Interview with Cathy Enright, CEO, Pet Food Institute Part 2

The following is Part 2 of excerpts from an interview by Petnet VP of Food, Steve Pelletier with Cathy Enright, CEO of the Pet Food Institute. Read Part 1 here.

Steve: There has been a sea change in the pet food industry from just 10 years ago. For example, the humanization of pet food and the predilection of the average pet owner to purchase higher quality foods. How has your membership reacted to this? Do you think that your overall membership base has waited too long to respond to this change?
Cathy: Given the variety of pet food and treats available, I would say our members have done a great job in meeting the demand for on-trend ingredients. What pet lovers may not see, however, is their commitment and investment in continual improvement in safety and nutritional science.

When you visit your favorite store, you’ll find options that help families who are looking for certain ingredients, expecting non-kibble varieties, or have specific requests regarding ingredient sourcing. PFI plays a role in this regard by providing information about these options and what they mean in terms your pet’s nutrition and well-being.

Beyond new ingredients, we also see the convergence of three “new normals” that I believe are shaping the pet food and treat industry. First, our dogs and cats are now considered part of the family and we have a stronger bond with our pets than ever before. In addition, the consumer right-to-know is here to stay and that means an expectation for transparency, including about pet food. Lastly, we are in a period where science and the preponderance of evidence is discounted. Our membership is and will have to continue to respond to these realities.

Steve: As CEO, what are your two biggest challenges for the rest of this year and next?

Cathy: One question that still surprises me is whether PFI members actually care about the well-being of dogs and cats. This communicates to me a skepticism about the industry that has emerged as a result of the “new normals” identified above, and an issue I believe is the association’s responsibility to address.

For sure, I see the commitment of our members to safety and advancing nutrition, providing complete and balanced nutrition and treats for fun/training time, developing recipes from a variety of ingredients to meet shoppers’ preferences, but that’s just the business end. PFI sees the love that our members have for cats and dogs every day. Beyond supporting pets in their own office buildings, they welcome and help pets in their communities, for example by building parks or supporting pet-friendly policies at domestic violence shelters. They also are there during emergencies, working closely with relief agencies to help ensure pets in need are fed. PFI needs to tell this story loudly, and is going to continue to celebrate the important role of pets in all of our lives and ways we can all help support pets.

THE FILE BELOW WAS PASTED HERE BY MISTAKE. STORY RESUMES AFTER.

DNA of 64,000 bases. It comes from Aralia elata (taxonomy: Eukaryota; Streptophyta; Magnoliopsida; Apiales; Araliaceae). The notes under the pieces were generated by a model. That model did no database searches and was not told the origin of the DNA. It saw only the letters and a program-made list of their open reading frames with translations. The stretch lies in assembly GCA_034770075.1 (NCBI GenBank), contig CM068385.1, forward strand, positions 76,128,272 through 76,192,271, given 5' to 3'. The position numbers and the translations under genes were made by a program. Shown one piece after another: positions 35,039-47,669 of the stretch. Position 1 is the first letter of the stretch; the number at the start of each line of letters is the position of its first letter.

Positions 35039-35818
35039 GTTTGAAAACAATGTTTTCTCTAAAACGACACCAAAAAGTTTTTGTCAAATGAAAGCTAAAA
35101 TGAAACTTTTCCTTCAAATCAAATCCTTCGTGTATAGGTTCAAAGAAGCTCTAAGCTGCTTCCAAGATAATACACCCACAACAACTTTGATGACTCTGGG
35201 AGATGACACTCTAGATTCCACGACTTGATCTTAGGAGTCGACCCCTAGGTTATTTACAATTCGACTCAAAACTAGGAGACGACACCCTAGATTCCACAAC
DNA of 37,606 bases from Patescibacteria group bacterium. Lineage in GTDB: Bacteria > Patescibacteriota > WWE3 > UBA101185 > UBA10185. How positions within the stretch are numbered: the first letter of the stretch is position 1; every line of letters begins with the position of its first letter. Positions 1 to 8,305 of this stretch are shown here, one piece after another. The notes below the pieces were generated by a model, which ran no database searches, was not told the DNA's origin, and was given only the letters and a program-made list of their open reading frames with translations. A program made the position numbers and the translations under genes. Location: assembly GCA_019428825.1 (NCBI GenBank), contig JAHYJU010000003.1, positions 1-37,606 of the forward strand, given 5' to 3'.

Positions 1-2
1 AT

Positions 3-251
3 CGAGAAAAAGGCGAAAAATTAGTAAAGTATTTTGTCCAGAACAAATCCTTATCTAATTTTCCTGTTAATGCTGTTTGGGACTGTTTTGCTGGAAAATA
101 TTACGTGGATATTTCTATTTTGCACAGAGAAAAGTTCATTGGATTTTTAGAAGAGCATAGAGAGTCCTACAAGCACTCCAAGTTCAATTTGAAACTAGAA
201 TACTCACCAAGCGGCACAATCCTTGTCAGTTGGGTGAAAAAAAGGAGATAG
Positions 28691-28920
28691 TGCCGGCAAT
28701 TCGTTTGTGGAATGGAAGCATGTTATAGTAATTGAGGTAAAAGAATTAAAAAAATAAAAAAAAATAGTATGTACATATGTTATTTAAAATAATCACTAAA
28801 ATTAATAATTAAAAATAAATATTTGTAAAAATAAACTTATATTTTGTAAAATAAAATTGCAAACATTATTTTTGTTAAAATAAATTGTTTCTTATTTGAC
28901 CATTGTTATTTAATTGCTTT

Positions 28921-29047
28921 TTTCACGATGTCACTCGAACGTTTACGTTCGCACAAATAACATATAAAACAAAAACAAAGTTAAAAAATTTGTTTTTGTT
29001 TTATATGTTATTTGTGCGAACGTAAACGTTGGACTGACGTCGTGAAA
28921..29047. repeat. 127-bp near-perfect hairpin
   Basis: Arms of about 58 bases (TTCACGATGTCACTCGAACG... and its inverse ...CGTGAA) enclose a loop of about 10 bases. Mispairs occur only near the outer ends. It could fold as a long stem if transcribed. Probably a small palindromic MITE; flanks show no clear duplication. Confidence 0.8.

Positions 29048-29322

Steve: Can consumers reach out to PFI or are you strictly B2B? If you do have a direct consumer contact point, what are some examples of your consumer interactions?

Cathy: We’re actually not a B2B association. Our role is to advocate and inform. With regard to interactions with pet lovers, I do that every day with one-on-one in conversation with legislators, regulators, media and shoppers. The first question everyone asks is, “What’s the best food for my pet?”

My favorite interaction thus far, however, was meeting with people and their pets at Blog Paws last May. I really enjoyed speaking with both fans and detractors. After all, we have a common bond—our love for pets.
On a grander scale, please stay tuned; we’ll be broadening our platform for communicating with pet parents by launching our Facebook page in 2018! Until then, we encourage interested pet lovers to visit our website at and our Twitter handle, @USPetFood, where we regularly add new content and information on issues related to pet food safety, nutrition and ingredients. Our blog posts have covered allergies, by-products, pet dehydration and even provided tips for storing pet food to prevent insect infestation. One that might be of particular interest was our blog post discussing the role of carbohydrates in pet food. As mentioned earlier, we also recently a new interactive infographic series, “Nutrition from Nose Tail,” which looks at the specific ways that nutrition supports your pet’s health.

Steve: Anything else you would like to share?

Cathy: Pets are so integral in our lives—we are dependent upon them for joy, comfort and sometimes activity. The last thing I want is for pet parents to worry unnecessarily. We want shoppers’ questions to be answered.

Steve: Thanks for your time Cathy.


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